Starting at Marvel
When I started as a support agent at Marvel, I had no plans of becoming a developer. I had recently finished design school and was looking for an interesting day job where I could do some freelancing on the side. Not only did I find an interesting job, but I found one where I was surrounded by engineers, many of whom were self-taught and keen to support any interest I had in programming.
I spent much of my first two years at Marvel trying to decide the direction I wanted to take my career. I went to design school and got a degree in illustration, so going for a design role at Marvel made a lot of sense. As I looked into it further, I found it quite draining to have my main hobby as my job. Normally after a long day I like to sit down and paint, but that method of relaxation becomes a lot less successful when you’re doing the same thing at work.
I thought I would look further into other career opportunities, specifically directions I could take within Marvel. I had coffee with people from lots of different teams to ask them about their roles and see if they might be right for me. I also spoke with my manager about continuing up the ladder in the support team.
I thought engineering would be a bit of a long shot. I was never particularly good at maths, had never studied computer science, and had always thought I didn’t have the brain for programming. After speaking to a few engineers, I learned that there’s no one type of person who’s best suited for programming. It’s also not something that’s particularly important to have studied in a formal setting. There are tons of resources for people who want to learn how to code and a lot of programmers are self-taught. The most important thing you need to learn to code is to want to learn to code.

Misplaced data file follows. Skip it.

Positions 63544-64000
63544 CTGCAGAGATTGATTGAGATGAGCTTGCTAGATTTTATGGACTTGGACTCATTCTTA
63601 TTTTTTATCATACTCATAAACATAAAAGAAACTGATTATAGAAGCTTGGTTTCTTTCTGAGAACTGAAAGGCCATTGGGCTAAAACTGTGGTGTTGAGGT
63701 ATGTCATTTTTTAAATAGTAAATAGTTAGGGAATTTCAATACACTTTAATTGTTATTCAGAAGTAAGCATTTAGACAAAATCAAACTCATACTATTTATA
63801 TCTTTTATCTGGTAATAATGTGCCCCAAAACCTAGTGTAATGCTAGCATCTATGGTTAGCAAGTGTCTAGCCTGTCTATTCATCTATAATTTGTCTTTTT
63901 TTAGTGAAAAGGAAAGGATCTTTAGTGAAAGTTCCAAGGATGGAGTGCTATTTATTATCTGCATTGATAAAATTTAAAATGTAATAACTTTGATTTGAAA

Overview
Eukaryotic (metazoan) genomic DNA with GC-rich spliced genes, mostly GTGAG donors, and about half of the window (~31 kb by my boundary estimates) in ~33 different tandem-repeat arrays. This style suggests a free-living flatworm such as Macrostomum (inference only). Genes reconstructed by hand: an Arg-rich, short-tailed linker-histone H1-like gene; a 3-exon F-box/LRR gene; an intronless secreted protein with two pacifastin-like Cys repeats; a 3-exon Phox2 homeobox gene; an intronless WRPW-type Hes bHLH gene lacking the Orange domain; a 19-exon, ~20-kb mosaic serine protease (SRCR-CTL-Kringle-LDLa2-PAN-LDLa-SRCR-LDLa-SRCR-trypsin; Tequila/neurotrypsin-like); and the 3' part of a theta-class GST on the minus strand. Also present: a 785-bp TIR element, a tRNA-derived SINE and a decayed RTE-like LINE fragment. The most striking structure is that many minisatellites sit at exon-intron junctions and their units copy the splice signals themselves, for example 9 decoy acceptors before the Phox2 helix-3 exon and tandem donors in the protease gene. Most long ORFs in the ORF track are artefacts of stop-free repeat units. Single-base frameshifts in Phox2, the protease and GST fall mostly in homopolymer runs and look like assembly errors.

(There are many other languages used by both frontend and backend engineers, as well as other specializations in engineering. I decided to focus on these two specific areas of programming because I had hopes of moving into a product engineering role at Marvel)
Frontend vs Backend
If you’re not familiar with the difference between frontend and backend, I find comparing it to a restaurant to be helpful. A restaurant is made up of the front of house and back of house. The front is what you see as a customer - all the tables, seating, and decoration live in the front of house. The back of house is where the ingredients are and where the cooking gets done. It’s purely functional. The front and back interact by the front of house requesting food from the back, the back finding ingredients and making the food, then passing it to the front of house to be served to the customer.
The frontend and backend of a website work in much the same way. The frontend consists of what shows up in your browser - like the layout, colours, buttons, and how they all interact. The backend is where the actual data lives and is organised.
When you log into your Marvel account, the frontend is where you type your email address and password, while the backend is what takes that information and finds your projects to display in your dashboard.